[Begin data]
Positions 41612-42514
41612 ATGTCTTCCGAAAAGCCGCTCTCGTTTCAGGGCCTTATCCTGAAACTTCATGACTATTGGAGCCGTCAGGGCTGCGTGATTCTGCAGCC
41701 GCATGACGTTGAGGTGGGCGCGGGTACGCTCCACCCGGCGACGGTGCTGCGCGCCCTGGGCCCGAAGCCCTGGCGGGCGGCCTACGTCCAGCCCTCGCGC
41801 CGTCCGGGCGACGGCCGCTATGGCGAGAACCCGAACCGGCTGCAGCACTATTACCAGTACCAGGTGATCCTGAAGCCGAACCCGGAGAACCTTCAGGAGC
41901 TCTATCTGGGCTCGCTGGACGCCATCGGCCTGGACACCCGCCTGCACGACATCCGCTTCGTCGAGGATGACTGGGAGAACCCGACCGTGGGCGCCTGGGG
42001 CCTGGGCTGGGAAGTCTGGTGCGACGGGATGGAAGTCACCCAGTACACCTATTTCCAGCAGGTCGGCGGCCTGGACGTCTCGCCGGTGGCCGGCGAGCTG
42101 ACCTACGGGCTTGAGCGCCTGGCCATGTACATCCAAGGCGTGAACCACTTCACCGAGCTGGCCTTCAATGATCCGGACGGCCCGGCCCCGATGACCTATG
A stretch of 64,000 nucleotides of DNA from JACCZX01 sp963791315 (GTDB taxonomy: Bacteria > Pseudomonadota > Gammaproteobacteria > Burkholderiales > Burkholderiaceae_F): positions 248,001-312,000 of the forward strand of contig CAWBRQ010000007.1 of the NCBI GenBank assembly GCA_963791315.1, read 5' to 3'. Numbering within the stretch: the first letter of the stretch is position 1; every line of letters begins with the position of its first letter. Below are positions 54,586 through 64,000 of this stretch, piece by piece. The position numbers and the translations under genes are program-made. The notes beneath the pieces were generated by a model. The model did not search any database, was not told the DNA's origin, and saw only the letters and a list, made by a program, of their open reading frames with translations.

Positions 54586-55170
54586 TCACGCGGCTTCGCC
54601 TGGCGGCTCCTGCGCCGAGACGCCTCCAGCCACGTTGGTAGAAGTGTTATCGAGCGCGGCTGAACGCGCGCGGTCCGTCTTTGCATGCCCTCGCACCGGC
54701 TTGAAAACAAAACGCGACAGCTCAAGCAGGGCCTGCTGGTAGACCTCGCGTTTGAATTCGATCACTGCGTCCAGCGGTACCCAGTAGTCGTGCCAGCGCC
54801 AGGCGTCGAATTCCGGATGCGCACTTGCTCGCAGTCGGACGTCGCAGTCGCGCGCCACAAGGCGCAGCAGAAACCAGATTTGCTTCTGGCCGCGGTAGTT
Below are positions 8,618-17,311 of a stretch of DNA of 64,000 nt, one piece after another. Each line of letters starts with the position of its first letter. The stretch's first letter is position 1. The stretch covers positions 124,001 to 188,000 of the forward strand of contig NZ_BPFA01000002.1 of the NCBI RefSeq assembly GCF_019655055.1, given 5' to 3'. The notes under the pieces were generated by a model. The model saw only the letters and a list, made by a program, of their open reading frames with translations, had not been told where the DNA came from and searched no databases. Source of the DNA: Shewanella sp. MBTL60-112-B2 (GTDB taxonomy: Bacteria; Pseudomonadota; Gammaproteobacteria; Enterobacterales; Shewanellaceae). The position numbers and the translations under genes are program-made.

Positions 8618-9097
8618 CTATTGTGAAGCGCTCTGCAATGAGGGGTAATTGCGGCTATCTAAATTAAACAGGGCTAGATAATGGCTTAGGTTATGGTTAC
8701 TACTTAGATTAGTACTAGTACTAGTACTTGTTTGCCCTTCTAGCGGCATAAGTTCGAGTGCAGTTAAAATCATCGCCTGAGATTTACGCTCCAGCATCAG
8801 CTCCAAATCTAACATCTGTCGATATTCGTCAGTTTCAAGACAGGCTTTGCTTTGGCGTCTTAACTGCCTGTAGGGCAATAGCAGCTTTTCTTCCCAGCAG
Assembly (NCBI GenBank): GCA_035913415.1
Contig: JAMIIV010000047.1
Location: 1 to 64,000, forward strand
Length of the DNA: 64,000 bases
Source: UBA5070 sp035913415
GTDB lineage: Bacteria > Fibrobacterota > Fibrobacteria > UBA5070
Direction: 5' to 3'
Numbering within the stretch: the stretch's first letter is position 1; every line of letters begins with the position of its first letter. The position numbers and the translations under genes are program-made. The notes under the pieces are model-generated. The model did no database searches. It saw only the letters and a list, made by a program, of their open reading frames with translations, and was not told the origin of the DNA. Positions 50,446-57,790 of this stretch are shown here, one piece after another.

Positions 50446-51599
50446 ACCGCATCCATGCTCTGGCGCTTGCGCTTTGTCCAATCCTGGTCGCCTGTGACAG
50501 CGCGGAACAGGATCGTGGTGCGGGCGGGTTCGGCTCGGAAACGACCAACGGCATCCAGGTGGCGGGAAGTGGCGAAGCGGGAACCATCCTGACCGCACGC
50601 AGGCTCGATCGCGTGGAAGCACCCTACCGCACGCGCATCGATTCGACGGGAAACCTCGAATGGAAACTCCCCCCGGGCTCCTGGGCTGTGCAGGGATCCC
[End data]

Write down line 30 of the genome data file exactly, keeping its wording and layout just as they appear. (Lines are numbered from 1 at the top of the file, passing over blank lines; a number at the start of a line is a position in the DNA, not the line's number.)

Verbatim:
50601 AGGCTCGATCGCGTGGAAGCACCCTACCGCACGCGCATCGATTCGACGGGAAACCTCGAATGGAAACTCCCCCCGGGCTCCTGGGCTGTGCAGGGATCCC